Kashi (Kashgar) is
located in southwestern
Xinjiang Uygur Autonomous Region -
a far west province in China.
Here is a report from
Kashi published on China Pictorial for your information about the
city of Kashgar:
I visited the city several years ago. It was 6 p.m. when I stood in the
square in front of the Aitika Mosque in the city, in southwestern
I met a group of farmers of the Uygur ethnic group. Wearing skullcaps
embroidered with flower and fruit patterns and bluish gray Western-style
suits, they were posing at the gateway arch of the mosque for a picture.
The expression of their eyes showed the staunchness, pureness, and
devoutness of their hearts. I thought it had to be a long-cherished
desire for them to visit Kashi.
Kashi, the westernmost city of China, is a fascinating place not only
for them. It was for me as well.
After arriving in Kashi, the excitement in my mind calmed down.
Since I am from Beijing,
far from Kashi, I was curious about everything I had seen there. The
people there have a high-bridged nose and yellowish-brown eyes.
They speak Uygur, with trills, a language that belongs to the Turkic
group of the Altaic language family. To me, it sounds like one bunch of
grapes after another. Billboards along the streets are all designed in
Uygur and Chinese.
The old district in Kashi especially impressed me and gave me much food
for thought. It has retained the appearance it had in the Middle
Ages--old low brick or adobe houses, sound of the clanging of
blacksmiths' hammers, the elderly sitting in repose with their eyes
closed at the entrance.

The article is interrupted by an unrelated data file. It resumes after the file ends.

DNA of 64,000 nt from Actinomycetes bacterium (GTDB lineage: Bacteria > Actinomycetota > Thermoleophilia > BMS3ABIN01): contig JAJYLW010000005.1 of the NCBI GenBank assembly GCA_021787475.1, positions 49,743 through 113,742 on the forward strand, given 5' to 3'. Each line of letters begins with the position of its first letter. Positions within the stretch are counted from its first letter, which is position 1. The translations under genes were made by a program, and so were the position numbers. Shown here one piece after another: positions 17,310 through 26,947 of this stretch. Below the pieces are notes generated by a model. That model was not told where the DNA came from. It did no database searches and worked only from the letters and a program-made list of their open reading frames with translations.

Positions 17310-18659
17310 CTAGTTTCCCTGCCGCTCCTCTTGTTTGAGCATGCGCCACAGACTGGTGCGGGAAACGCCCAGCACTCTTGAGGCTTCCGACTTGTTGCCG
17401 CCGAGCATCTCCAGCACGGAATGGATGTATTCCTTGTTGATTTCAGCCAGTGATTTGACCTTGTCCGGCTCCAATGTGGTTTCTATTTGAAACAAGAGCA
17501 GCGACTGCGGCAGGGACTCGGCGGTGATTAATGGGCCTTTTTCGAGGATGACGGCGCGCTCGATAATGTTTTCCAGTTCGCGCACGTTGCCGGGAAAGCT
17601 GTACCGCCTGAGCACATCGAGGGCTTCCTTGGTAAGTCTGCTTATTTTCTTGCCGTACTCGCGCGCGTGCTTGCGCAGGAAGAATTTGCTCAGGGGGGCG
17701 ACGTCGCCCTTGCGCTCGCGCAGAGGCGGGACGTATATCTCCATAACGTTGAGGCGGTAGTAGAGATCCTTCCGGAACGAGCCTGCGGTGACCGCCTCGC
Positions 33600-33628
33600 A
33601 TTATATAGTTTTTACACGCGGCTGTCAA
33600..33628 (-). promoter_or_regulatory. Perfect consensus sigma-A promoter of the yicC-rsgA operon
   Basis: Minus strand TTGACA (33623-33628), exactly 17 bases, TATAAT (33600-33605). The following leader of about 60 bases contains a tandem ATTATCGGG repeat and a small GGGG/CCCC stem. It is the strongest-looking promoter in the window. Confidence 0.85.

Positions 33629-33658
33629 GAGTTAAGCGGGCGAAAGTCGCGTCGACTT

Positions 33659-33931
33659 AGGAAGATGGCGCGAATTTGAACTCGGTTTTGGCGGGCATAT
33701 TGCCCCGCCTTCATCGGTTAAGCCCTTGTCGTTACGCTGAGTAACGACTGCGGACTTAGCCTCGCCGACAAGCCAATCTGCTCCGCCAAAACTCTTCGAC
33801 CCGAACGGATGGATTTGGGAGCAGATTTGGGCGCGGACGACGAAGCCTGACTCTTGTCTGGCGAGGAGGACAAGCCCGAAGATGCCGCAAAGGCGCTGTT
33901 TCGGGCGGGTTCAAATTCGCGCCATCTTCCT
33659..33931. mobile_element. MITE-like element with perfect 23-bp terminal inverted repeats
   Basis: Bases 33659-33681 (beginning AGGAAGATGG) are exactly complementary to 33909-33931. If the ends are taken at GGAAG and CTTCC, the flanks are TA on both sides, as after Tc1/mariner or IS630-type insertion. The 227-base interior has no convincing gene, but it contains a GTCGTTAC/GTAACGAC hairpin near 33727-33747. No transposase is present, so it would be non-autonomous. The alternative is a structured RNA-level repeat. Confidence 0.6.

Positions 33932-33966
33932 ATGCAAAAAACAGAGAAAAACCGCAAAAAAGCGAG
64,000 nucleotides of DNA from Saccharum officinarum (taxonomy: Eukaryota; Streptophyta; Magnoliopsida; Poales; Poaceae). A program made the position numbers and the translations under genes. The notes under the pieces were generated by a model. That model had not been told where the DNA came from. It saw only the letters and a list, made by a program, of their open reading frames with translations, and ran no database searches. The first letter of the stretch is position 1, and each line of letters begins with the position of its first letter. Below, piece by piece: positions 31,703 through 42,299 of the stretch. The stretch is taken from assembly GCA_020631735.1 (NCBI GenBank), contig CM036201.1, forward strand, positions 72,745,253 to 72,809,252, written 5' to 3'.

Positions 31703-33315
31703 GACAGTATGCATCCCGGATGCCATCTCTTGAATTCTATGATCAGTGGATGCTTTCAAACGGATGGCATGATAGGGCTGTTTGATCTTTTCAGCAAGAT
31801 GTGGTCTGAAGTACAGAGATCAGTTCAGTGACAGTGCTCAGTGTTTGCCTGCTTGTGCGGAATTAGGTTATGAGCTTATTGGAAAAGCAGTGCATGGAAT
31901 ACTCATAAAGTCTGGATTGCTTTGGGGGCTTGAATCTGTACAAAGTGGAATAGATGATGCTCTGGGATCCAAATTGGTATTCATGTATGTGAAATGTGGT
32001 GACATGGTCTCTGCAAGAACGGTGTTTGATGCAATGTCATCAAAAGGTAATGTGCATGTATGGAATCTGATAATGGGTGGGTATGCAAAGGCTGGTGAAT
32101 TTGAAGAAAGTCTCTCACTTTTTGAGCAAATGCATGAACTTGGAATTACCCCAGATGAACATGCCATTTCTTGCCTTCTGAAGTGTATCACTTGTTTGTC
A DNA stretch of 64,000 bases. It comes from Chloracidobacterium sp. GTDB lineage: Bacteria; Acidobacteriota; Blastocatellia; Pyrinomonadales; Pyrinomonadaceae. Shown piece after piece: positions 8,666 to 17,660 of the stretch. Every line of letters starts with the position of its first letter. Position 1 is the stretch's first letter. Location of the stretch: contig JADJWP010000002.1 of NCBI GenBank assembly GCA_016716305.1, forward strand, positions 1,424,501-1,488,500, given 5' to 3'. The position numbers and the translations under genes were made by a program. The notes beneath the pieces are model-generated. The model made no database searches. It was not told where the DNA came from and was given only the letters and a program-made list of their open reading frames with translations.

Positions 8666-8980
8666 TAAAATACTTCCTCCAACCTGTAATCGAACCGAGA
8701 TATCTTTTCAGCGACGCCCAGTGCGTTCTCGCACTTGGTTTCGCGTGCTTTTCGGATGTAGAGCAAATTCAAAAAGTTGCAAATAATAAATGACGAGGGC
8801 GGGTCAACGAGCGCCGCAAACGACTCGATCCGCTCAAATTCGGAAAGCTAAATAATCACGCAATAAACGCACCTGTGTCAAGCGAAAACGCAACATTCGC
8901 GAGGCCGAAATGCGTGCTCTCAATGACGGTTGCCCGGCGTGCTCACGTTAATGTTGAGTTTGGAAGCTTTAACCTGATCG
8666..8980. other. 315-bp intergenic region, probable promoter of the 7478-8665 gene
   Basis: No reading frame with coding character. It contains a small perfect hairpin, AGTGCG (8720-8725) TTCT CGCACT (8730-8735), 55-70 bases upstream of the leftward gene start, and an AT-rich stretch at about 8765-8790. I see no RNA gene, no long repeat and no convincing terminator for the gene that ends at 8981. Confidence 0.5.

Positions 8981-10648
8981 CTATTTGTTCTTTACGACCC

The residents in the old district are good-natured and hospitable. I met
several children who were playing and running about in an old street.
When they saw me, they ran toward me and said, "Hello" and, "How are
you?" Standing up straight, the children asked me to have their picture
taken. After shooting, they cheerfully run away.
In the old district, there are many mosques, big and small, restaurants,
groceries, food stores, tailoring shops, and nang bread stores.
Dwelling houses are linked together by winding lanes. Entering the old
district, I felt as if I was entering a city several centuries ago. One
of the most beautiful cityscapes are the
Uygur women in colorful skirts.
My guide was Aiguli, an extraordinary girl. Although she was a fourth
grade student, she was as clever as a grown-up. Her elder sister
followed her like an attendant.
I asked Aiguli to show me some places of distinctive characteristics in
the old district. First, she took me to a shop that produces and sells
Later, I learned this shop was owned by her relatives. I didn't blame
her for taking me there. I liked her because she was commercially minded
and clever, and also the pottery wares were so wonderful. I selected
several gifts for my friends in Beijing.
Following Aiguli, I strolled around the streets in the old district. We
stopped at a dwelling house of the
Uygur ethnic group that was open to tourists.
There, I met Maimaiti Yiming, a fifth-generation maker of musical
instruments in Kashi. I took a great interest in Maimaiti and his
musical instrument shop.
I followed Maimaiti to his shop, which produces 28 instruments, most of
which belong to the Uygur ethnic group. His father and grandfather
worked at a musical instrument factory in Kashi in the 1960s,
establishing the present shop in 1985, one of the first group of
privately owned small enterprises in the city.
The family became rich very quickly. According to Maimaiti, his family